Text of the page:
House GOP vows to offer Dodd-Frank overhaul bill by end of April

Robert Rubin: Much of Dodd-Frank was 'necessary'
Robert Rubin: Much of Dodd-Frank was 'necessary'

A top House Republican lawmaker plans to roll out a new draft of his bill overhauling the Dodd-Frank Act, the sweeping financial reform law passed by Congress in 2010, by the end of April.

In a statement to reporters Tuesday, a spokeswoman for House Financial Services Chairman Jeb Hensarling said he has set a deadline of unveiling an updated version of his bill to unwind the law "in the next few weeks."

Until now, the Texas lawmaker and his staff have refrained from offering a specific timeline on when he might release his Dodd-Frank overhaul bill. Instead, the committee has been relaying the message that it could be "weeks" before a bill would be released -- and by "weeks" that "could be two weeks or 52 weeks," a lobbyist from a large bank told CNNMoney on Monday.

"The House Republicans have been managing expectations of this lately," said Ian Katz, an analyst at Capital Alpha Partners. "They do still talk about overhauling Dodd-Frank. But they will note, 'Well, we don't control the Senate. I can't tell you what the Senate is going to do.'"

Hensarling's statement comes on the heels President Trump's meeting with a group of chief executives on Tuesday, where he renewed his pledge to do a "major elimination of the horrendous" Dodd-Frank regulations.

Related: Trump pledges to 'do a big number' on Dodd-Frank Wall Street reform

Sources familiar with the matter told CNNMoney that Hensarling had been waiting for a green light from leadership that his bill would be considered on the House floor, before announcing any plans to hold a committee markup or to release the updated bill publicly.

The chairman has been trying to avoid a lag between unveiling his bill and consideration by the full House, but not because the bill isn't done, sources told CNNMoney.

The latest version of Hensarling's bill would significantly reduce the power of the Consumer Financial Protection Bureau, placing it under tougher scrutiny by the White House and giving the president power to fire the director and the agency's deputy at will, according to an outline sent to the Republicans on the House Financial Services Committee seen by CNNMoney.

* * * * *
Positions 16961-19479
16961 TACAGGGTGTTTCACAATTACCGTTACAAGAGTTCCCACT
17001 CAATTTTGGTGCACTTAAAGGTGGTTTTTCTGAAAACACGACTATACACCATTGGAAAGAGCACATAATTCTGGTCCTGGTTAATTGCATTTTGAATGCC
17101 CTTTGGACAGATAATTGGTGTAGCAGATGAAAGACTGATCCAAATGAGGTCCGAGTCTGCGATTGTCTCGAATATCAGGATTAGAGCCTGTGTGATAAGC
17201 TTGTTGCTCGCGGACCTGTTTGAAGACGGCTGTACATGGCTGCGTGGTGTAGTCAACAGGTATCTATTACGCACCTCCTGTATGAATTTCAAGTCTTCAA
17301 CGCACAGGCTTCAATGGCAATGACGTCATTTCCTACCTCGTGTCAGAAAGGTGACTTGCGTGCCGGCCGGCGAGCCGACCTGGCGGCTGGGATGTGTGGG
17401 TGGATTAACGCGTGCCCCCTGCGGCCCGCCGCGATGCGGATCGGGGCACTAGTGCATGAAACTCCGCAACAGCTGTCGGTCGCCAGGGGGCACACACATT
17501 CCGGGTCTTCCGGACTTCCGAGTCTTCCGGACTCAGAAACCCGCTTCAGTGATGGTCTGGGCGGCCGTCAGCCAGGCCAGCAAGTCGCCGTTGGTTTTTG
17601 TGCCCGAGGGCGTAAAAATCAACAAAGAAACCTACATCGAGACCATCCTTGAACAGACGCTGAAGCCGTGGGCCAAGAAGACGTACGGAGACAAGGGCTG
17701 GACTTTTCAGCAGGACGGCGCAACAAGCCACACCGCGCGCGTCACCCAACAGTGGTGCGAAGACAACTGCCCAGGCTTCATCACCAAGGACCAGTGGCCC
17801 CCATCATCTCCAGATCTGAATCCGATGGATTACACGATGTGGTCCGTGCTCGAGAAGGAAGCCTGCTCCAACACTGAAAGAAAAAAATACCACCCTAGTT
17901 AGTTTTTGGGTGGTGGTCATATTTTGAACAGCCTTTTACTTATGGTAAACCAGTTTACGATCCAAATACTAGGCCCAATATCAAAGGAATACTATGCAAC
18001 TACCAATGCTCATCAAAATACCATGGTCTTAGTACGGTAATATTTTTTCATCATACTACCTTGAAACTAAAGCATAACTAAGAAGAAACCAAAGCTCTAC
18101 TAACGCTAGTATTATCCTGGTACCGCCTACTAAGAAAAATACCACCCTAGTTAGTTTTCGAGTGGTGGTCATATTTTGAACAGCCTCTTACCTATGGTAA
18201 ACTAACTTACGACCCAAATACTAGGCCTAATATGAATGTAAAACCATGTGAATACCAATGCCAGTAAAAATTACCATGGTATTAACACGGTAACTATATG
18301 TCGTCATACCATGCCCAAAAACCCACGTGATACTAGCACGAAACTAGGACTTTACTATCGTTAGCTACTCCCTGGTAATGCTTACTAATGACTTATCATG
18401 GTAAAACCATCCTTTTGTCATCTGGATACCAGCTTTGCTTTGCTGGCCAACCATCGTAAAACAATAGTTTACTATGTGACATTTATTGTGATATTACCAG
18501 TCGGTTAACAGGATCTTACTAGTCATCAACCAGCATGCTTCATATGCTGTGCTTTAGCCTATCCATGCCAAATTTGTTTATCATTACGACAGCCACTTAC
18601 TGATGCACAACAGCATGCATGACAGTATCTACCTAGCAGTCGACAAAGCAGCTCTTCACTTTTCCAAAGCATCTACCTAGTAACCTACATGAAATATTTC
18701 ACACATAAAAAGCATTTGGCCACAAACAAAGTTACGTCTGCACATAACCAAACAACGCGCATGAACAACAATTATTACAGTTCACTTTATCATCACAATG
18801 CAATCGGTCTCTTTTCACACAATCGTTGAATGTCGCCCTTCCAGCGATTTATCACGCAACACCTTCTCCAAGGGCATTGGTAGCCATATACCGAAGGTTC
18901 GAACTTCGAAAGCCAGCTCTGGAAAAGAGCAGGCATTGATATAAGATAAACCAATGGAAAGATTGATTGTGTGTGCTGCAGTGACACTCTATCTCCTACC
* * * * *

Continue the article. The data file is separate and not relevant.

The new bureau would be restricted to enforcing its own existing law and be stripped of the power to crack down on "unfair or deceptive acts or practices."

It would also make significant changes to how regulators oversee the country's largest banks. Banks would only have to undergo a stress test exercise every two years, rather than one. The test by regulators shows the strength of bank's balance sheets under severe economic circumstances and their ability to continue to lend to consumers and businesses.

Even with an updated version of the House bill, the Senate will want to put its own footprint on any potential changes to the 2010 regulatory reform law.

Mike Crapo, the ranking member of the Senate Banking Committee committee, has already set the tone of seeking to find areas of common ground with Democrats.

Related: Fed taps Jerome Powell to head oversight of 'too big to fail' banks

It's still unclear, however, whether Crapo will seek to do a number of targeted bills or put together a larger overhaul package later in the year.

Crapo has taken a wait-and-see approach until the president nominates individuals to run the regulatory agencies, including the Federal Reserve's vice chair of supervision. He is also working with Democratic Senator Sherrod Brown to review possible changes to Dodd-Frank and other policies to improve economic growth.

Another Republican senator, Patrick Toomey, has suggested the possibility of using reconciliation as a vehicle to make changes to Dodd-Frank.

There is also an outstanding report requested by President Trump to review the burdens of existing regulations due out in June, which is likely to shape the administration's regulatory priorities moving forward.

Isaac Boltansky, a policy analyst with Compass Point Research & Trading LLC, said in a note to clients that Congress' attempt at broad regulatory relief "may prove too cumbersome" this year. Instead, he believes key priorities will be added on to "must-pass" legislation, like a congressional spending bill.

Correction: An earlier version of this story incorrectly stated how the updated bill would structure the leadership of the CFPB.

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